Why Your Campaign Needs A Communication Strategy

    When you see things like Nisa raising $100,000 in 2 days or Yeastie Boys raising half a million in half an hour, it might look like magic.

    Boom! Out of nowhere a tiny company pulls a rabbit out of a hat, sending many stumbling backwards in shock.

    But I know better. I know that both of their successes came down to a very real, very planned, and very well-executed communication strategy.

    The fact is, the Yeastie Boys and Nisa successed can be emulated by anyone.

    Even you.

    Success in crowdfunding is never random

    Every major campaign has a strategy. And often a team behind it.

    A communication strategy lays out what the plan for the campaign is. It gives you a blueprint to work from.

    It’s important to think about it in advance because crowdfunding is a very emotional experience. It’s easy to get carried away down the wrong track and miss the forest for the trees when you’re in the middle of it.

    While there are definitely circumstances you need to be able to react to as they happen, there is also a lot to be said for staying the course.

    Your strategy should begin well before your campaign does

    Yeastie Boys’ strategy began 2 months out, but they had been planning the campaign for much longer.

    Even before that, they had spent 6 years building a crowd that loved their product.

    The communication strategy was really aimed at pulling together a crowd they already had and telling them about something they were already excited about.

    For Nisa, the timeline was shorter, but the strategy still existed. Customers and supporters knew that campaign was coming down the pipeline before it went live. They were ready to jump on board as soon as it did.

    Your strategy should talk to the people who want to listen

    Consider: who is your crowd? What is it about your project that will interest them?

    There is no point yelling randomly at people from a street corner. You are much better off approaching a small group who are genuinely interested in what you have to say.

    Knowing who your crowd is, and getting them into the same place is only half the battle. You also need to know what you’re telling them about.

    Consider what you actually want to communicate, and when

    It’s possible you have an entire team working on your project. You’re certainly increasing your chances of success if you do.

    But only if you are all on the same page.

    You need to know what you want to say, to who, and when. Part of your strategy is about releasing information in the right way, at the right time.

    For example, you don’t really want to announce your crowdfunding project to a mailing list of 5 people, while sending out a press release about the price of your shares and minimum investment.

    It’s far more effective to broadcast the big announcement of the upcoming campaign through a press release, social media, and general list emails. Get those people to sign up to a list or email segment specifically for your campaign.

    Then, once your mailing list has grown thanks to the coverage, let the people who have expressed interest in what you’re doing get to know you and your plans for your campaign.

    Start now

    Grab a piece of paper, or open a new document, and work backwards from your launch date.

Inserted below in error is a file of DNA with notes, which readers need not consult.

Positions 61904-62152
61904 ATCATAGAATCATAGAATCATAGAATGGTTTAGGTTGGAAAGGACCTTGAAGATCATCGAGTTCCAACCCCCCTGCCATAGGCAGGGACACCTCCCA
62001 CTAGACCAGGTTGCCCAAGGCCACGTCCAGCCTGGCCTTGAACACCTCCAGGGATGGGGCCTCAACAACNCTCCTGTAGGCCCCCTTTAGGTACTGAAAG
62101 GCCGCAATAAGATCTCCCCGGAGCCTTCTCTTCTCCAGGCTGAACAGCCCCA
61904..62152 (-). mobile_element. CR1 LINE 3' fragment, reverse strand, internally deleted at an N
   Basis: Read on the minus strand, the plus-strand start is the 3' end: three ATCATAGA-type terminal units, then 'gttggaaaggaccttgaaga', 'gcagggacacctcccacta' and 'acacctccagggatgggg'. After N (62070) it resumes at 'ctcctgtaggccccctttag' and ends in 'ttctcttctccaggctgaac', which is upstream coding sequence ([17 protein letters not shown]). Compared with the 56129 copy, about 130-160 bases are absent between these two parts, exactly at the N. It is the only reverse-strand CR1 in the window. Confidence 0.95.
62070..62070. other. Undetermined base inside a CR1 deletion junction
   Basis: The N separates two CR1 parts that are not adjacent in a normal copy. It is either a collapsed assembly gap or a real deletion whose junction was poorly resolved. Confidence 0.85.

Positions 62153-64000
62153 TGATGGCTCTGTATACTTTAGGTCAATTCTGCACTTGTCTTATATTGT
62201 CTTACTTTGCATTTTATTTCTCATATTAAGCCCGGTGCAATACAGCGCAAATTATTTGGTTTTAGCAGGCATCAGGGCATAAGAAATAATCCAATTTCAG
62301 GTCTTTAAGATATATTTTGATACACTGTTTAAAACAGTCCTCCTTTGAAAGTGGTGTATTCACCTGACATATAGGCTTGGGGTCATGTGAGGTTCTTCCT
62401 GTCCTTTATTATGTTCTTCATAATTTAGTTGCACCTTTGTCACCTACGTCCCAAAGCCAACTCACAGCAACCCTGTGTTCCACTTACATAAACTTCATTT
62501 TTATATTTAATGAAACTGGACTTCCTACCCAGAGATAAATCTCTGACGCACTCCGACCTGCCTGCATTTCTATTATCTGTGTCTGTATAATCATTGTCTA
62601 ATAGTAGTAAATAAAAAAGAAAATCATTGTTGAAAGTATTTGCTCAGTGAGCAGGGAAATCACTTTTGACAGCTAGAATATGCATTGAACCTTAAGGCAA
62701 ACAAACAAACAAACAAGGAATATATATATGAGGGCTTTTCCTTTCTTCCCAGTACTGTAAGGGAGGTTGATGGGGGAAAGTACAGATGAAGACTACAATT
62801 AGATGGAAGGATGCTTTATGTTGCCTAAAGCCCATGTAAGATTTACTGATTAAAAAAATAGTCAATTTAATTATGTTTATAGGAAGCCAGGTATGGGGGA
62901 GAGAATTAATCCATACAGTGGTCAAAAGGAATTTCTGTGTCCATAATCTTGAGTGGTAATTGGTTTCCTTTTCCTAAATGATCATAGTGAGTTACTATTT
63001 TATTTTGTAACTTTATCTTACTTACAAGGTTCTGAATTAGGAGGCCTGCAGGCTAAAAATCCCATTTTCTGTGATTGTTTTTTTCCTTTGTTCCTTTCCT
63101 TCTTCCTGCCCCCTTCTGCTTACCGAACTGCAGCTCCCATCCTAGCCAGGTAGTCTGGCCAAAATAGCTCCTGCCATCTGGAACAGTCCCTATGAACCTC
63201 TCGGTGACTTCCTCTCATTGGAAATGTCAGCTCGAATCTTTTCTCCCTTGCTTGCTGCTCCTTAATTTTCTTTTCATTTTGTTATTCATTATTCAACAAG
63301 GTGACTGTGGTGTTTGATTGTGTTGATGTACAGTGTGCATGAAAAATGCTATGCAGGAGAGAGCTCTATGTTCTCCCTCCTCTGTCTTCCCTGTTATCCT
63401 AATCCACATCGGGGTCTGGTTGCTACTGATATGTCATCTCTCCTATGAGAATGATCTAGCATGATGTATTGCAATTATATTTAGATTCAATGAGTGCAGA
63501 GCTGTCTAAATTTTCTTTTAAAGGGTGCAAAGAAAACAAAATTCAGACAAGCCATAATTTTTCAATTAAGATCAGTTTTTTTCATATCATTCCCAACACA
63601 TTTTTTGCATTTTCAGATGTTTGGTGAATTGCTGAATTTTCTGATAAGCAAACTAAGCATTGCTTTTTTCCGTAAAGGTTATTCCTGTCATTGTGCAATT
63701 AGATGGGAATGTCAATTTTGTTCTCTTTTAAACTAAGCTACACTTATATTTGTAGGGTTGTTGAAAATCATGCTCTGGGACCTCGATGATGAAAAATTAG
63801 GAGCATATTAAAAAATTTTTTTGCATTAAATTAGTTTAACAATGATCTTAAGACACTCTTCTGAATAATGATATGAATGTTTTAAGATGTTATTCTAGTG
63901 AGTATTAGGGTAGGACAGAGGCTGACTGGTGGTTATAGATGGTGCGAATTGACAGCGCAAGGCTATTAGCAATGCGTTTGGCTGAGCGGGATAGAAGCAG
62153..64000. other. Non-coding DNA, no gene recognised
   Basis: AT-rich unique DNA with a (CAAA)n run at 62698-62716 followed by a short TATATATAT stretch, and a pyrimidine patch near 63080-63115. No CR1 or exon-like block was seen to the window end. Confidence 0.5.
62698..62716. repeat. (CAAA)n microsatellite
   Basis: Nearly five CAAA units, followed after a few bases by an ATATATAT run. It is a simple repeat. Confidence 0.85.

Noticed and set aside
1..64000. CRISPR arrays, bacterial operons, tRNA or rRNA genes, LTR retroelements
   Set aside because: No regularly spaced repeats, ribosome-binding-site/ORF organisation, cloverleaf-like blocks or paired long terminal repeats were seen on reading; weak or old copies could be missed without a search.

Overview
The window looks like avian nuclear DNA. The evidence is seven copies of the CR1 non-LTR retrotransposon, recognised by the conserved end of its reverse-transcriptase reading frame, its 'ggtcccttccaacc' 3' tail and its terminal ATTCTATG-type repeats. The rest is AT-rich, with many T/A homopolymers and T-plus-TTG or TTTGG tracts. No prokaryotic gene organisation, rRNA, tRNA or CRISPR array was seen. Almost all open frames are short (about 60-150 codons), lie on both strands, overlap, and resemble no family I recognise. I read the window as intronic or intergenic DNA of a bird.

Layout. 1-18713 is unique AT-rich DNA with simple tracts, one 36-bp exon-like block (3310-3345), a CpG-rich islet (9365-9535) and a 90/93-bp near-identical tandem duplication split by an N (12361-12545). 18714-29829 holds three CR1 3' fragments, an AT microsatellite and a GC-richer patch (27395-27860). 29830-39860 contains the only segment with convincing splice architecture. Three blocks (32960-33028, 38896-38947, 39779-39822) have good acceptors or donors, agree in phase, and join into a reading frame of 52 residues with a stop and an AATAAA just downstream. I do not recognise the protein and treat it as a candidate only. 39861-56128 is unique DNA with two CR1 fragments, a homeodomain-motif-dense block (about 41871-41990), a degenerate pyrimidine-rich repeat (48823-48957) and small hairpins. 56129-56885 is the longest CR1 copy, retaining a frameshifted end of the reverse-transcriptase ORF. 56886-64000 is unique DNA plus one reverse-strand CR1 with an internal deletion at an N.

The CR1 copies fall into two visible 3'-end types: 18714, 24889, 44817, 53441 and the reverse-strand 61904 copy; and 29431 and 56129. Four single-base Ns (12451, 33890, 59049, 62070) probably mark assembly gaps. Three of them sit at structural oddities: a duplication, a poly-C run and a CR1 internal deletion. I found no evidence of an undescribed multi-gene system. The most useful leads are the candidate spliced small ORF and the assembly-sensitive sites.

Consider when you will be sending out press releases, emails, social media posts, and making major announcements. Are you going to dump all the information on launch day? Or will you drip feed it out in the run-up to your campaign?

    Can you use your preparation period to test ideas with your crowd? For example, can you ask them what rewards they’d like to see? Or get them excited about the rewards you have planned?

    When will you send updates to your PledgeMe supporters? How will they look different to your promotional activities and encourage your supporters to share your campaign with their crowds to spread your message wider?

    Work out how you will communicate with people – both now, and during your campaign.

    If you haven’t read PledgeMe’s Yeastie Boys case study, or my Nisa post-campaign analysis, make sure you do. They will give you a clear idea of how a communication strategy works to create crowdfunding success.

    You can totally do this. It just takes a bit of thought, and planning.

    About Kat Jenkins

    In 2014, Kat quit her office job to try her hand at helping people crowdfund. She’d been a prolific pledger (she’s pledged to 80 PledgeMe campaigns to date) for a little while and was frustrated at seeing great ideas go unfunded.

    Between 2014 and 2018, Kat worked on over 50 campaigns – including all three of PledgeMe’s equity rounds – before retiring to go learn about horticulture and native plants.

    These days, Kat has a job she loves as a gardener at a rest home. She also maintains a weekly gardening and lifestyle blog, grows 5 varieties of garlic, and sells a cat-treat product – Kat’s Nip – grown in her garden.

    In July, PledgeMe’s founder Anna got in touch, asking if Kat would be interested in ‘coming out of retirement’ for a very special project. That project – with Nisa Manufactory – quickly joined the ranks of PledgeMe’s biggest-ever project campaigns.

    Kat has helped creators raise almost $300,000 through PledgeMe project campaigns over the years. And while looking at her records, she realised those PledgeMe campaigns had a 100% success rate (and 87% overall)!

    It got Kat and Anna thinking. What if they dusted off Kat’s old website content, updated it, and put it on PledgeMe so every project creator could learn Kat’s secrets again?

    And so we are beginning this series of blogs, which we hope you’ll find useful.

    Leave a Reply

    Your email address will not be published. Required fields are marked *